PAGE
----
Plastic Tea Bags Release Billions of Microplastics into Every Cup
The majority of tea bags are still made from paper, but a study suggests plastic tea bags might be a harmful trend.
Reducing the use of plastics has been a popular environmental cause as of late—whether it’s giving the boot to plastic straws or eliminating plastic toys from fast food kids meals. But while eliminating the plastics we can see is an easy idea to rally behind, eliminating the ones we can’t see is trickier. Microplastics—the miniscule plastics that sneak into our food chain—can be tough to control because, unlike a Burger King toy, it’s not always clear where they come from. Here’s a fresh example: Canadian researchers recently discovered that a single plastic tea bag can release billions of tiny particles of plastic into your cuppa.
Though the vast majority of tea bags are still made from paper, as the American Chemical Society (ACS)—who published the research—points out, some tea brands have been moving towards plastic tea bags. What scientists at McGill University in Montreal found is that “steeping a single plastic teabag at brewing temperature (95 °C) releases approximately 11.6 billion microplastics and 3.1 billion nanoplastics into a single cup of the beverage.” The study assured that these plastics were coming specifically from the bags by removing the tea beforehand and then matching the particles to the tea bags “using Fourier-transform infrared spectroscopy (FTIR) and X-ray photoelectron spectroscopy (XPS)” afterward. All four tea bags tested were purchased commercially—meaning they are brands that can be found in grocery stores.
Making matters worse, the study found that the levels of plastics coming from the bags were thousands of times higher than found in other foods. Then, the big question becomes whether or not consuming these plastics is harmful to humans. Though the answer remains unknown, these researchers did test this plastic tea bag water on water fleas. The tiny crustaceans survived, but “they did show some anatomical and behavioral abnormalities,” according to the ACS.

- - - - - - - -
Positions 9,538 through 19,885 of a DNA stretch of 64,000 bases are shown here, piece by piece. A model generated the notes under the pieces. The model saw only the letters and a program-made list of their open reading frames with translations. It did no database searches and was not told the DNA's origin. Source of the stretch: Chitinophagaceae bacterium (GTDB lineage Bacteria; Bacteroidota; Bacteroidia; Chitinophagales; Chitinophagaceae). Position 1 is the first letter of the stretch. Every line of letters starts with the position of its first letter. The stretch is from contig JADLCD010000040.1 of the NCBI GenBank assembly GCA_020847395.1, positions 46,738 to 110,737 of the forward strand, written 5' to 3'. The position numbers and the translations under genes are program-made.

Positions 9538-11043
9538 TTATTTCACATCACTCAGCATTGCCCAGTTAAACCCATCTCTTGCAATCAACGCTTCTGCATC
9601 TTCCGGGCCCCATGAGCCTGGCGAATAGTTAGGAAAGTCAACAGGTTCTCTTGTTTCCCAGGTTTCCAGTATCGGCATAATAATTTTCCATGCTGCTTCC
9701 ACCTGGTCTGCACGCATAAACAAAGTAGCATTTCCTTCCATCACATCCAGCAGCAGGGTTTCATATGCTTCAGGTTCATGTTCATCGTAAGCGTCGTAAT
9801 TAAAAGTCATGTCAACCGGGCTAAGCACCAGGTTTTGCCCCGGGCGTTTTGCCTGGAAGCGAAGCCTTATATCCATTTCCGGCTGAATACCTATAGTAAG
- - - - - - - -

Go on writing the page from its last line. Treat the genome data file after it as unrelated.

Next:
As a response to the study, Peter F. Goggi, president of industry trade group Tea Association of the U.S.A., Inc., released a statement which read in part, "Materials used to create teabags, including nylon and PET, have been assessed by the FDA and other respected, independent agencies around the world for their safe use under various conditions of hot food and beverage contact applications. As explained in the study, the health effects of consuming micro- and nano-plastics to humans are not known. It should be noted that this research was not conducted on teabags made of PLA (polylactic acid, a biodegradable and compostable material) which is derived from cornstarch." Goggi went on to state that even the air in a room can contain microplastics which can affect test results, and that, by way of comparison, the concentration of microplastics mentioned in the study would constitute a fraction of a grain of sugar.
Meanwhile, this focus on microplastics overlooks a (literally) larger point: Opting for plastic tea bags to begin with contributes to more plastic waste even before these bags add more microplastics into the water the supply—not to mention that single-use tea bags are themselves a bit wasteful when you can buy tea in bulk. As a result, the takeaway from this study would seem to be pretty obvious: If you are trying to cut down on the impact of plastic on the environment, ditching plastic tea bags seems like an easy choice.
Update Oct. 1. 2019: This piece has been edited to include a comment from the Tea Association of the U.S.A., Inc.